Aphelion

When something is orbiting the Sun, this is the point of the orbit that is furthest from the Sun. It applies to anything in solar orbit – planet, comet, minor planet, dust particle …

For the Earth, aphelion is around July 4th, when the Northern Hemisphere is in summer.  The word aphelion derives from the Greek words, apo meaning away, off, apart and Helios (the Greek god of the sun).

The reason why the this occurs is because orbits are elliptical and not circular. Kepler realised this and published the information in 1609. An ellipse has two foci which I suppose can be regarded as the equivalent of the centre of a circle and are used to construct the ellipse. In terms of an orbit, the Sun sits at one of the foci therefore as a body orbits the Sun it will have a varying distance.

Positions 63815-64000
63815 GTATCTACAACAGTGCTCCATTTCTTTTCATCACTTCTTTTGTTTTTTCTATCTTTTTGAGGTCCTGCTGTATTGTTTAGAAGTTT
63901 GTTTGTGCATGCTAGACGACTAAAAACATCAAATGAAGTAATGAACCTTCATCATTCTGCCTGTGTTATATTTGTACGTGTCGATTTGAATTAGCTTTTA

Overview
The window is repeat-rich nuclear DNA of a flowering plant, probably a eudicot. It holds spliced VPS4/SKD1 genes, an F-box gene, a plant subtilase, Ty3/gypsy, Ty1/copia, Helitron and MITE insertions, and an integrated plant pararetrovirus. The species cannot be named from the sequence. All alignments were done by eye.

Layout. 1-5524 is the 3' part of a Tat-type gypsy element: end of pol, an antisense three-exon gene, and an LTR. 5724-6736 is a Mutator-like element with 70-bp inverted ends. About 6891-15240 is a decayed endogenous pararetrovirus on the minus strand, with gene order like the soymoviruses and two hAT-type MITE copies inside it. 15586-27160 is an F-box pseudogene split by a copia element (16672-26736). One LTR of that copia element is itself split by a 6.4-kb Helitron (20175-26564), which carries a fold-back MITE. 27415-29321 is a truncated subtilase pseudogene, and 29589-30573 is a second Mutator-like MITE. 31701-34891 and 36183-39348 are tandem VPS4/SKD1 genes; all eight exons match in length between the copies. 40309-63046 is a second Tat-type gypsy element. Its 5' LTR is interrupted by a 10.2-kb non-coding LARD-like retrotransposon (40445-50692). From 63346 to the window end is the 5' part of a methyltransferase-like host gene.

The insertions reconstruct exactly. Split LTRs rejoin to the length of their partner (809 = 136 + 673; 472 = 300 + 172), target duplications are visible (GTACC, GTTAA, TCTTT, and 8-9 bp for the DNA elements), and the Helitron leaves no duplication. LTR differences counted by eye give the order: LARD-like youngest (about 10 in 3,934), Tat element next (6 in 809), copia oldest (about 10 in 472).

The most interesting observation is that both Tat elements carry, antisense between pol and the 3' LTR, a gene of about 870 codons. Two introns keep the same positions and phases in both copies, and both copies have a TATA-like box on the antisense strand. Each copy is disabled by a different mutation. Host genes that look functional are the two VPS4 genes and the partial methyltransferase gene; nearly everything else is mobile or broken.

Illustration of aphelion and perihelion

Illustration of aphelion and perihelion

There is a further explanation and animation at http://www.windows2universe.org/physical_science/physics/mechanics/orbit/perihelion_aphelion.html

 

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